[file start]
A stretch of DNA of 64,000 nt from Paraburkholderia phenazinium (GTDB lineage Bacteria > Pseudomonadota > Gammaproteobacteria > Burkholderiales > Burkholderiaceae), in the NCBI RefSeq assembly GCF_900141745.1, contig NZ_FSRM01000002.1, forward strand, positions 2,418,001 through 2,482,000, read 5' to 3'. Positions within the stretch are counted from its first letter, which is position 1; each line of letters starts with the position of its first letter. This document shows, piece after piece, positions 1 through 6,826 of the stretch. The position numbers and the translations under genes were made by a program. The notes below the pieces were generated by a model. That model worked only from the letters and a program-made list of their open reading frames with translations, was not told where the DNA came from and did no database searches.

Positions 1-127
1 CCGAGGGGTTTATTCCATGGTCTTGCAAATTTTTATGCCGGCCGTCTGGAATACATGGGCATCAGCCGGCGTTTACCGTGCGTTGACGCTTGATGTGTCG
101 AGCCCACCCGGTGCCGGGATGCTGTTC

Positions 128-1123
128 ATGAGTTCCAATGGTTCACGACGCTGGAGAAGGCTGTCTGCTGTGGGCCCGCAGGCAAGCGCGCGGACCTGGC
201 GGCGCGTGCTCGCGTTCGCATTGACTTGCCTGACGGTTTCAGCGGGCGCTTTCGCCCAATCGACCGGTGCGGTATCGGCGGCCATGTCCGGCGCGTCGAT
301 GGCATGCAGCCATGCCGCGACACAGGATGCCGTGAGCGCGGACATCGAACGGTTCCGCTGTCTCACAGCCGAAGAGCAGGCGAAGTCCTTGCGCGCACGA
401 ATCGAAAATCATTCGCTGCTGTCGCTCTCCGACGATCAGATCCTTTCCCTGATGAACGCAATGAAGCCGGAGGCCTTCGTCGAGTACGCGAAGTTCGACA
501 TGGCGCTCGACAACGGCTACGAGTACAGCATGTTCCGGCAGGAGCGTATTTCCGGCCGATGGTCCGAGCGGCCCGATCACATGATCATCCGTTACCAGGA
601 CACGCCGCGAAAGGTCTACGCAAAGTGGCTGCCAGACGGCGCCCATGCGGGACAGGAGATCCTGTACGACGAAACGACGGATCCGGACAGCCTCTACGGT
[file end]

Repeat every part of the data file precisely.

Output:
A stretch of DNA of 64,000 nt from Paraburkholderia phenazinium (GTDB lineage Bacteria > Pseudomonadota > Gammaproteobacteria > Burkholderiales > Burkholderiaceae), in the NCBI RefSeq assembly GCF_900141745.1, contig NZ_FSRM01000002.1, forward strand, positions 2,418,001 through 2,482,000, read 5' to 3'. Positions within the stretch are counted from its first letter, which is position 1; each line of letters starts with the position of its first letter. This document shows, piece after piece, positions 1 through 6,826 of the stretch. The position numbers and the translations under genes were made by a program. The notes below the pieces were generated by a model. That model worked only from the letters and a program-made list of their open reading frames with translations, was not told where the DNA came from and did no database searches.

Positions 1-127
1 CCGAGGGGTTTATTCCATGGTCTTGCAAATTTTTATGCCGGCCGTCTGGAATACATGGGCATCAGCCGGCGTTTACCGTGCGTTGACGCTTGATGTGTCG
101 AGCCCACCCGGTGCCGGGATGCTGTTC

Positions 128-1123
128 ATGAGTTCCAATGGTTCACGACGCTGGAGAAGGCTGTCTGCTGTGGGCCCGCAGGCAAGCGCGCGGACCTGGC
201 GGCGCGTGCTCGCGTTCGCATTGACTTGCCTGACGGTTTCAGCGGGCGCTTTCGCCCAATCGACCGGTGCGGTATCGGCGGCCATGTCCGGCGCGTCGAT
301 GGCATGCAGCCATGCCGCGACACAGGATGCCGTGAGCGCGGACATCGAACGGTTCCGCTGTCTCACAGCCGAAGAGCAGGCGAAGTCCTTGCGCGCACGA
401 ATCGAAAATCATTCGCTGCTGTCGCTCTCCGACGATCAGATCCTTTCCCTGATGAACGCAATGAAGCCGGAGGCCTTCGTCGAGTACGCGAAGTTCGACA
501 TGGCGCTCGACAACGGCTACGAGTACAGCATGTTCCGGCAGGAGCGTATTTCCGGCCGATGGTCCGAGCGGCCCGATCACATGATCATCCGTTACCAGGA
601 CACGCCGCGAAAGGTCTACGCAAAGTGGCTGCCAGACGGCGCCCATGCGGGACAGGAGATCCTGTACGACGAAACGACGGATCCGGACAGCCTCTACGGT